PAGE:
After decluttering and organizing my house for two years here is what I learned:
Your organizing experience can be fun and rewarding when you know how to start and what to expect.
I had tried to declutter and organize before but never quite reached the goal I was after. Then I discovered through trial and error and loads of reading what I needed to know to finally have the organized house I wanted.
I decluttered and organized my house like a maniac for two years and have put together some of the most important lessons I learned from the experience. You will learn what to expect and how to overcome the feelings of overwhelm and frustration.
To declutter successfully you need a plan
We all know the saying:
It’s hard to get somewhere if you don’t know where you’re going.
This is certainly true when taking on a whole house and trying to declutter and organize it.
It can feel so overwhelming. Where do you start? What exactly do you want to accomplish?
Just diving in will only get you so far. Ultimately, having a plan for decluttering and organizing and an end goal for each space in the home is the best way to start.
The key is to stick to the decluttering plan and not get pulled in different directions. If you tend to be scattered, your best bet for success is to create a plan and stick to it. Sticking with a project can be difficult for those of us who are scattered. We see something else that needs tending to and leave the first project unfinished. In the end very little is completed.
You should focus your decluttering efforts
You need to get ultra focused and concentrate your efforts to one thing at a time to get that amazing, decluttered and organized home you have been dreaming of. Think of your decluttering and organizing plan as a road map that will help you reach your destination. It is a list of broad goals which are broken down into their smallest parts.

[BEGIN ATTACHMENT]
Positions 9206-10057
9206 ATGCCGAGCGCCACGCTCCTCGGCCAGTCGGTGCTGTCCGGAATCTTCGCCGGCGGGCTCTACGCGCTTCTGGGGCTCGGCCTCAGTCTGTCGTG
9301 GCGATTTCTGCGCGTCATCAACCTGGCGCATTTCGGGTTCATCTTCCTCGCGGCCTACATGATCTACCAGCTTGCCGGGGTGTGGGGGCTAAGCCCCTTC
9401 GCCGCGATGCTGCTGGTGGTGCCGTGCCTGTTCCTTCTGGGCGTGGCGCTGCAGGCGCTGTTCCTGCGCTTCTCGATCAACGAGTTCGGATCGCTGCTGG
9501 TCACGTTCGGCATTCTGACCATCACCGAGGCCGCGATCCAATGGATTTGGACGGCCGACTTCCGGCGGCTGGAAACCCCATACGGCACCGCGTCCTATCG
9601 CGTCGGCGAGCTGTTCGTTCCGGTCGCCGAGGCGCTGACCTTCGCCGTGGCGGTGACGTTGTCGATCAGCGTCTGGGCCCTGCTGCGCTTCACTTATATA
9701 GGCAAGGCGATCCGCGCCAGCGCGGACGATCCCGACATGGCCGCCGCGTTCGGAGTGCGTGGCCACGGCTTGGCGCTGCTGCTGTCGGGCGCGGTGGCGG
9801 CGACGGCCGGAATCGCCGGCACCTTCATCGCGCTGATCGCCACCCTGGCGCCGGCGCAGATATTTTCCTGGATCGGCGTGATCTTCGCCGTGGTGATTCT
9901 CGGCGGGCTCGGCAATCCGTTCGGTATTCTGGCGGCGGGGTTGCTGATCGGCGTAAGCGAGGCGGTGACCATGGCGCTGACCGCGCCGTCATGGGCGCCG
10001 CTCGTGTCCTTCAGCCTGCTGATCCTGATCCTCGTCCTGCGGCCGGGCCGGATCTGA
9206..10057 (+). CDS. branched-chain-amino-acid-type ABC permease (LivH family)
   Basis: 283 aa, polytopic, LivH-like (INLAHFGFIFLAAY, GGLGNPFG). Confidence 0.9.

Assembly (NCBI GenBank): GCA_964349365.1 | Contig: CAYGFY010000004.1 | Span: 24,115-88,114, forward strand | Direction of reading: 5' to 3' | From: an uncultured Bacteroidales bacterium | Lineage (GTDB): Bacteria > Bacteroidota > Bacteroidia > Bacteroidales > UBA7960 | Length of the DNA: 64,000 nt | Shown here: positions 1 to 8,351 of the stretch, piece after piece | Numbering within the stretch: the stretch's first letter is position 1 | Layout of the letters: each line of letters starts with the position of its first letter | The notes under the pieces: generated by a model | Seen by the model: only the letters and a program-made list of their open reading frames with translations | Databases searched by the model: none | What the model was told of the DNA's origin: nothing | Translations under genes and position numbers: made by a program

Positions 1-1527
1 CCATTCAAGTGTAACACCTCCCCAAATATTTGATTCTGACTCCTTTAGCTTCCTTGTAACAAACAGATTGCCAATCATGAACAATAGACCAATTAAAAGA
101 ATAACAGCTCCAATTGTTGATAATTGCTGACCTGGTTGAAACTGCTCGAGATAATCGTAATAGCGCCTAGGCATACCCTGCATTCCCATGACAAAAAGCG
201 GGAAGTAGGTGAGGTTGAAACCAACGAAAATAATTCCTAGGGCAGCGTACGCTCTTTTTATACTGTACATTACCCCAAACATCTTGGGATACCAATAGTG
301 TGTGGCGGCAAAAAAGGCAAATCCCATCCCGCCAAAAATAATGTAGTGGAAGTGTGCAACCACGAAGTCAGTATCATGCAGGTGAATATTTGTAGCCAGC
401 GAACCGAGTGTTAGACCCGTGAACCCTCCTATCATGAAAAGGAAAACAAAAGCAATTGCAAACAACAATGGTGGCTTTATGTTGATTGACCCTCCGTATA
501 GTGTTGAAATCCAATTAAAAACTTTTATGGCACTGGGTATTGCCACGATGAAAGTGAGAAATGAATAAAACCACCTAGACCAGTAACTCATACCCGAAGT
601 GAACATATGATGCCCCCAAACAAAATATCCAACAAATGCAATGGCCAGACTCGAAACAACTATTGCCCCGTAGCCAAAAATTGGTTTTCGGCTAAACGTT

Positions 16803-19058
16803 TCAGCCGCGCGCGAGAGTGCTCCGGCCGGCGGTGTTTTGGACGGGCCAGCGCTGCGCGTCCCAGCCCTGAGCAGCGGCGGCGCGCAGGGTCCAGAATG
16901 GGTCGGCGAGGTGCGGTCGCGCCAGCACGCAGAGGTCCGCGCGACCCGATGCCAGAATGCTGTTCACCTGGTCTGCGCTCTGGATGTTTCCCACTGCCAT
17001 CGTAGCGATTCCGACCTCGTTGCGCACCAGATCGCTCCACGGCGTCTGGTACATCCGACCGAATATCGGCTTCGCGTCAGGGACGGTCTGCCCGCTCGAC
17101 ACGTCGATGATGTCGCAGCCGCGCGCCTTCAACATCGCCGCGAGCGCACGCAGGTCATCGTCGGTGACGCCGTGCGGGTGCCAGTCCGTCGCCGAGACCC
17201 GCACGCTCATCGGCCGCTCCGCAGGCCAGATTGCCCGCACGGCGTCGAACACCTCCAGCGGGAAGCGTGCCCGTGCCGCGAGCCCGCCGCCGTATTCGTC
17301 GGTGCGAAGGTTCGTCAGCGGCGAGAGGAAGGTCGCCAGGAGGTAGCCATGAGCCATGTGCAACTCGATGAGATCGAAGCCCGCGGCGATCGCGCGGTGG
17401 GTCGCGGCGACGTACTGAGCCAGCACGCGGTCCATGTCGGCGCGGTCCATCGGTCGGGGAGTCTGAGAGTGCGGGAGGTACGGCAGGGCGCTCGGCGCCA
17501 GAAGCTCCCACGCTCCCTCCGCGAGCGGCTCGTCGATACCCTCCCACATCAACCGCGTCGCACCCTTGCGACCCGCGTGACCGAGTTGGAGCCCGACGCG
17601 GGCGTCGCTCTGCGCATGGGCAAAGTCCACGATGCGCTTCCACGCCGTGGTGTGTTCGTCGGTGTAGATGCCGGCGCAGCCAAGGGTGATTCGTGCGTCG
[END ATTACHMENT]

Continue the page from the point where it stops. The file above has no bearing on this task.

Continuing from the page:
If you want to declutter and organize your bedroom, break it down into sections: the closet, under the bed, night stands, dressers, and so on.
Then take it further. You could break the closet down into sections: top shelf, other shelves, the floor, hanging clothes, shoes, storage, etc.
Breaking it down one more time may be helpful depending on the quantity or difficulty of the area.
Hanging clothes could be decluttered by type and divided up over weeks. One week work through pants, then the next week work on hanging shirts. The closet can get overwhelming so working to declutter small sections is a much more manageable goal than just taking on the whole thing in one weekend.
It is small steps that will help you complete a big goal.
You may decide to only pull items, sort them and then work on decluttering more at another scheduled time.
Your mind can feel eased when you plan your tasks in chunks of time even when the full task isn’t fully completed. The important thing is that you have a manageable plan. And guess what? No more overwhelm!
Change doesn’t happen all at once
As much as I’d like to say that you can declutter and organize your home in a weekend, it wouldn’t be true for most of us. We have become accustomed to getting things quickly in this fast paced world we live in. Let’s face it, we don’t like to wait.
But decluttering and organizing is not a quick fix or an easy process, unless you are already fairly organized. If your house is bursting at the seams (like mine was) it may take a year or more to reach your goal!